Lab 6: Disjoint Sets

## Reminder about queueing up for labs

Recall from this weeks weekly announcements that you will no longer see lab locations on oh.datastructur.es. Instead, as the post outlines, we will be conducting lab help queues on Discord. This way, you’ll have a lot less tabs open and we’ll be able to help students out a lot quicker. Make sure to always include your room number in your message!

## Introduction

Here are the slides for this lab.

In this lab, you’ll create UnionFind which will be used to solve the dynamic connectivity problem. As mentioned in discussion “Union Find” is a synonym for “Disjoint Sets”.

Optionally, you may also implement path compression. If you do so, make sure to enable Path Compression in the visualizer linked above.

## Weighted Quick Union

A skeleton will be provided in which you will have to fill in the following methods to complete the data structure:

• public UnionFind(int n): Creates a UnionFind data structure holding n vertices, in the set {0, …, n-1}. Initially, all vertices are in disjoint sets.
• public void validate(int v1): Throws an IllegalArgumentException if v1 is not a valid vertex.
• public int sizeOf(int v1): Returns the size of the set v1 belongs to.
• public int parent(int v1): Returns the parent of v1. If v1 is the root of a tree, returns the negative size of the tree for which v1 is the root.
• public boolean isConnected(int v1, int v2): Returns true if nodes v1 and v2 are connected.
• public void connect(int v1, int v2): Connects two elements v1 and v2 together. v1 and v2 can be any valid elements, and a union-by-size heuristic is used. If the sizes of the sets are equal, tie break by making v2’s root the root of the combined set. Connecting a vertex with itself or vertices that are already connected should not change the sets, but it may alter the internal structure of the data structure.
• public int find(int v1): Returns the root of the set v1 belongs to. Optionally, path-compression can be employed allowing for fast search-time.

For the above functions you should also correctly handle faulty inputs, e.g if invalid vertices are passed into the above functions, throw an IllegalArgumentException.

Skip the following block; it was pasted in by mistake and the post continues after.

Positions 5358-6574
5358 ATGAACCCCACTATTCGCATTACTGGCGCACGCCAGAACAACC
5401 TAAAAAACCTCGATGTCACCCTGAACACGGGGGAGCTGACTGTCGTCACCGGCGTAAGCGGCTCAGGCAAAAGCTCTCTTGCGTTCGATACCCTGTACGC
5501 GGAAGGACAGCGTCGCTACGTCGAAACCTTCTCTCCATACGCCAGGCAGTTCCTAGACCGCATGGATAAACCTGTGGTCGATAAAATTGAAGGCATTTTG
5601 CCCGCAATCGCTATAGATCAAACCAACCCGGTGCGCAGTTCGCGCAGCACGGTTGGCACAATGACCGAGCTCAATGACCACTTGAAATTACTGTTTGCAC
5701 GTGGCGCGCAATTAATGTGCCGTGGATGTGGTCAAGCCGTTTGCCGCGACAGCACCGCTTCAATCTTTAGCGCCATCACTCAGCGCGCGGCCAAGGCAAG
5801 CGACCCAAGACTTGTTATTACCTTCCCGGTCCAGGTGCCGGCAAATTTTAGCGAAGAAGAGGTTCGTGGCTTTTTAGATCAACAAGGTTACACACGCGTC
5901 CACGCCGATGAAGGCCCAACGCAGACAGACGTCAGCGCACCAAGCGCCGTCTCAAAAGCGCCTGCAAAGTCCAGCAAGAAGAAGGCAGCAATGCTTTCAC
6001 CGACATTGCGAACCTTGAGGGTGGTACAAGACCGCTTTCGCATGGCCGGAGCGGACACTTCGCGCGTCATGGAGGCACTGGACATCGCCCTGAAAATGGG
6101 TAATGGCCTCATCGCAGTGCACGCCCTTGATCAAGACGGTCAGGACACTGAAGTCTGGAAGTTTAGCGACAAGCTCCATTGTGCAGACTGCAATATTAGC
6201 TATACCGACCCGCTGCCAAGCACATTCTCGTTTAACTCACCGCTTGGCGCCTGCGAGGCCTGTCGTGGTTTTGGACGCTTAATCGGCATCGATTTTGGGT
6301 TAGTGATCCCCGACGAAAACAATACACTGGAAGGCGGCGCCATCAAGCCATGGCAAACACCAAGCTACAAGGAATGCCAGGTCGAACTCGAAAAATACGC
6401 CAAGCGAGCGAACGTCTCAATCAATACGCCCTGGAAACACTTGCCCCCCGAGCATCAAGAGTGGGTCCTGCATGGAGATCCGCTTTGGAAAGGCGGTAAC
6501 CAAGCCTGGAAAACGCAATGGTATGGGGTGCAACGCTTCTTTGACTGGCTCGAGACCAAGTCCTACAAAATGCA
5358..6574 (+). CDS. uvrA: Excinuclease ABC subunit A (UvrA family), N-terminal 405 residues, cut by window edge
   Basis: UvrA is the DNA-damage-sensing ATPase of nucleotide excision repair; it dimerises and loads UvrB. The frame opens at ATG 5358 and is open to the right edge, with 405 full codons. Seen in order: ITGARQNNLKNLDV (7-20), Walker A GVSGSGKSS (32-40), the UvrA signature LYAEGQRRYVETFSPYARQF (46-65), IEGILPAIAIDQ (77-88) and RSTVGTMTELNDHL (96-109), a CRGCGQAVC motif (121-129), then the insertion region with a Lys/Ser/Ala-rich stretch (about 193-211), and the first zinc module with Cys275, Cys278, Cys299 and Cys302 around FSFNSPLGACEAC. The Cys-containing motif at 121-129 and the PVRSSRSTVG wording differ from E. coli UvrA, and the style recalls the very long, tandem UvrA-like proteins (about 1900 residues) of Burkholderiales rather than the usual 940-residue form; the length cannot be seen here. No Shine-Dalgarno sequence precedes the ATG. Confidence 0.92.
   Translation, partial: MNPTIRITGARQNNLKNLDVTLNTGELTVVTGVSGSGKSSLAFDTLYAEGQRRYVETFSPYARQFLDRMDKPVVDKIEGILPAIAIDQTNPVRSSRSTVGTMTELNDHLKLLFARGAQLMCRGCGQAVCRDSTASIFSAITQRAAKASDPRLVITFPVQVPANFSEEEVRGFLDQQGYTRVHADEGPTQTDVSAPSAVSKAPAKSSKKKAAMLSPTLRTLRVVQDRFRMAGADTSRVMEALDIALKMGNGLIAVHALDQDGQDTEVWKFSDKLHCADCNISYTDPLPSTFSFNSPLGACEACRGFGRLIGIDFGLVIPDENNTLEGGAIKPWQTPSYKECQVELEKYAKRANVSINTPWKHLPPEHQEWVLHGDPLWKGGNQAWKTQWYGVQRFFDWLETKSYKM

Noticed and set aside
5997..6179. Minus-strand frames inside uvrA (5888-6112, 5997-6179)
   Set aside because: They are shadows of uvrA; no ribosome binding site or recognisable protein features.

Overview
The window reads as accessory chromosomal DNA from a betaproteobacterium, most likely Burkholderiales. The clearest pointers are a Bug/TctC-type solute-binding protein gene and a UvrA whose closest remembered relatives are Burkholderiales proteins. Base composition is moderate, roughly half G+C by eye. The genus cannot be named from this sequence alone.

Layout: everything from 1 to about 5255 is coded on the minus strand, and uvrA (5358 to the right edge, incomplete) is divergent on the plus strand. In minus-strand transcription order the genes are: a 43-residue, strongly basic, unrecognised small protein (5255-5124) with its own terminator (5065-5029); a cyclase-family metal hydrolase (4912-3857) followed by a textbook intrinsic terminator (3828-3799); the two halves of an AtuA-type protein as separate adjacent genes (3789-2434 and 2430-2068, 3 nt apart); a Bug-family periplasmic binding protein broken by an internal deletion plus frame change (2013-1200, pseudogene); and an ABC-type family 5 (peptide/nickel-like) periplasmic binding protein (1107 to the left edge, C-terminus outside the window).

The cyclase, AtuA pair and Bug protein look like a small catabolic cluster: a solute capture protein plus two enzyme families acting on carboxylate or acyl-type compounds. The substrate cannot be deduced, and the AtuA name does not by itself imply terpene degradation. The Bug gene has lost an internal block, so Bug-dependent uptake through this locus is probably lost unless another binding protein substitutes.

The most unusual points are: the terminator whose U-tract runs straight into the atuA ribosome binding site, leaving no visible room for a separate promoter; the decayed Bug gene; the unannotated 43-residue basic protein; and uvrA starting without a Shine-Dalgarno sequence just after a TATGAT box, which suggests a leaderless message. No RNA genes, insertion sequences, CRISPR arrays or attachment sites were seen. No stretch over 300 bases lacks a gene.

When implementing UnionFind feel free to either follow the above order or any other order which makes sense to you. Please note that that these methods are not independent from one another, and some methods might be useful as helper methods for others.

You are free to write your own tests for this assignment if you want to ensure that your implementation is right without running it through the autograder, but we will not be grading any tests.

## Optional Questions / Exercises

Below are a number of exercises that deal with Quick Find, Weighted Quick Union, and some variants of them. These questions are not required, but will serve as good practice in thinking about the differences between these differing implementations. The answers are displayed in white text, so if you want to check what you think highlight the line to reveal the text.

### Quick Find

1. Using the Quick Find algorithm with $N$ items, what is the worst-case runtime for the find operation?

Answer: The worst case runtime is $\Theta(1)$

2. Using the Quick Find algorithm with $N$ items, what is the worst-case runtime for the union operation?

Answer: The worst case runtime is $\Theta(N)$.

### Weighted Quick Union

Define a fully connected DisjointSets object as one in which connected returns true for any arguments, due to prior calls to union. Suppose we have a fully connected DisjointSets object with 6 items. Give the best and worst case height for the two implementations below. We define height as the number of links from the root to the deepest leaf, so a tree with 1 element has a height of 0. Give your answer as an exact value. Assume HeightedQuickUnion is like WeightedQuickUnion, except uses height instead of size/weight to determine which subtree is the new root. Hint: Try drawing out a few disjoint set trees and think about the different possible sequences of union operations that will result in the maximum height vs. the minimum height tree.

1. What is the best-case height for a WeightedQuickUnion containing 6 items?

Answer: The best case height is 1.

2. What is the worst-case height for a WeightedQuickUnion containing 6 items?

Answer: The worst case height is 2.

3. What is the best-case height for a HeightedQuickUnion containing 6 items?

Answer: The best case height is 1.

4. What is the worst-case height for a HeightedQuickUnion containing 6 items?

Answer: The worse case height is 2.

## TA Overview

At the end of lab, your TA will go over the reference solution to UnionFind. This will be helpful if you haven’t finished the lab, since we don’t want you to be stuck working on lab too much outside of lab. (This is also an incentive for you to go to lab!)

## Submission and Recap

In this lab we covered the implementation of Weighted Quick Union, optionally with path compression. You already know the drill, but just to remind you, make sure to push your code to GitHub and submit to Gradescope to get credit for this lab. We will only be grading the code you have written in UnionFind.